Announcements

Job offersmore »



Tweeting Growers

Top 5 - yesterday

Top 5 - last week

Top 5 - last month

Exchange ratesmore »




US (NJ): Student, teacher research hydroponics in India

Chatham High School science teacher Dr. Yelena Naumova and CHS senior Indira Roy, along with Dr. A.J. Both of Rutgers, have co-authored an academic paper that has been published in a peer-reviewed journal.

The paper is called "Assessment of Electricity-Free Hydroponics in India: A Proof of Concept Field Study" and was published in December in Volume 10, Issue 1 of the Journal of Agricultural Science.



Last summer, Indira conducted research while she was visiting her family in Hyderabad, India. In this area, smallholder and subsistence farmers are faced with an especially challenging environment that lacks enough fertile soil, rainfall, and space for success. Indira believed that hydroponic farming might be a productive practice for these farmers, since it is a technique that doesn't rely on soil quality or rainfall, and it increases crop yield using less land area. However, conventional methods make hydroponics inaccessible for poor farmers because of the high cost of electricity needed to run the system.

Indira’s research focused on comparing a modified, electricity-free system to a conventional system. She found that while the conventional system produced a greater dry mass of crops, the modified system produced a greater volume of fresher-looking crops. The nitrogen, phosphorus, and potassium contents in each were tested, and the costs involved in running each system were also examined.

Indira said, “Food security is a global issue that will require increased attention in the future.”

In reflecting on the process of writing for publication, Indira said, “Writing this paper required stating everything clearly and explaining the reasoning behind every idea. Peer review was a rigorous and slightly intimidating process, but having Dr. Naumova and Dr. Both as co-authors was super helpful because they are incredibly knowledgeable and supportive. I hope to continue investigating sustainable solutions for the future.”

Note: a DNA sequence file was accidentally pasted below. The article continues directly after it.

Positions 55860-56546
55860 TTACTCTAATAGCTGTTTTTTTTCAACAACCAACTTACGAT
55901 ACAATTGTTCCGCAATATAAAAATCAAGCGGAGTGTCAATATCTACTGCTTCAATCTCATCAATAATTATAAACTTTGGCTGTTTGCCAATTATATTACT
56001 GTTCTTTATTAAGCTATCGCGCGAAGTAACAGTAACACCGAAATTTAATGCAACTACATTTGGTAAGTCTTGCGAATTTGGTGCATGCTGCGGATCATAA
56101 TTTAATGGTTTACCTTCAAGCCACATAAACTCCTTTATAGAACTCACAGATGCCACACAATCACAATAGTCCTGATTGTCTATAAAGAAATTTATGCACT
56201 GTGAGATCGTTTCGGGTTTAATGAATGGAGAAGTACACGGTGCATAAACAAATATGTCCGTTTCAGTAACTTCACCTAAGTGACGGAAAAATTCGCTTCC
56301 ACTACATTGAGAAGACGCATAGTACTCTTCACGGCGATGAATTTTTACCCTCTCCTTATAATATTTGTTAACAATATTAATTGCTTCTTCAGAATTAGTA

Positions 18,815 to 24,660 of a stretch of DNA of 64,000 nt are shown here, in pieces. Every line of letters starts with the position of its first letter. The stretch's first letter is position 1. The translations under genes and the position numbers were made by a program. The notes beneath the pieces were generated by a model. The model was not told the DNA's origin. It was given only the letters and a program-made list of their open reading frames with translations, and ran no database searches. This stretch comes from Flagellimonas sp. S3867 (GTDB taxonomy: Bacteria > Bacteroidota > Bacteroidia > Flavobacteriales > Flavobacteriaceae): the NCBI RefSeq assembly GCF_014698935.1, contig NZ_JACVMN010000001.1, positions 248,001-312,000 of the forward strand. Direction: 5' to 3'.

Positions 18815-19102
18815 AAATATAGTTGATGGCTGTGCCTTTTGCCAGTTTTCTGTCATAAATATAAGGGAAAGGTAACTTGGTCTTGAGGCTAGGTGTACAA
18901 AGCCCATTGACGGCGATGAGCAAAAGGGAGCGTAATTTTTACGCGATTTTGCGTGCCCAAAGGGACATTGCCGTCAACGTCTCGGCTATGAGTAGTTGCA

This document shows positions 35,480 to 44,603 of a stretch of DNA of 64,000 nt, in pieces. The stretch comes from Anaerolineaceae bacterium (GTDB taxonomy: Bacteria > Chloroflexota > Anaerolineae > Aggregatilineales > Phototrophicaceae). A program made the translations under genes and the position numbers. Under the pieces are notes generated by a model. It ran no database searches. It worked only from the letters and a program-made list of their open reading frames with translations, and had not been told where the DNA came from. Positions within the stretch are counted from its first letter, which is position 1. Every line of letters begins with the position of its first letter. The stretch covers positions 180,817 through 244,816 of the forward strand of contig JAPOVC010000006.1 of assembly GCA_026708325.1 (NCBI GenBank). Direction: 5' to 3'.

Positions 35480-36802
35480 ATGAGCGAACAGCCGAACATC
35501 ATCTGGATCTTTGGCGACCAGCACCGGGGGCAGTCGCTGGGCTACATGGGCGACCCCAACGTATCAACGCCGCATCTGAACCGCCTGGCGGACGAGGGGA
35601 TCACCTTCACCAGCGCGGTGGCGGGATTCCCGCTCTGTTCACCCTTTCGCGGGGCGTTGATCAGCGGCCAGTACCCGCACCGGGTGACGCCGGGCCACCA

Source: Chatham High School

Publication date: 12/18/2017

 


 

Other news in this sector:

1/18/2018 Mudslides add to farm losses in California
1/18/2018 Iran: Fifth place in global vegetable output
1/18/2018 A battery for every grower?
1/18/2018 Over 32 trillion data points give growers environmental intelligence
1/18/2018 Italy: Challenges for the professional fresh produce market
1/17/2018 HortNZ says drought threatens food supply
1/16/2018 "Indoor farming in the Middle East in acceleration"
1/15/2018 Netherlands: Application open for FoodStars Accelerator
1/15/2018 NZ: Blueberry season over earlier than usual
1/12/2018 How to get the most out of Sulfur in Aquaponics
1/12/2018 Asia: Opportunities to receive investment or access grant funding
1/11/2018 Israeli technique is giving a plug to Indian vegetable growers
1/10/2018 Essential plant elements
1/9/2018 Tomato growers in Mexico enjoying warm conditions
1/9/2018 What in your irrigation water affects your media pH?
1/8/2018 US: Five things to consider while gearing up for spring 2018
1/5/2018 How to reduce overwatering of growing media
1/5/2018 UK: Farming for the next generation
1/5/2018 "Let there be light to help tomatoes grow"
1/5/2018 Kenya: Tomato farmers cautioned over rising temperatures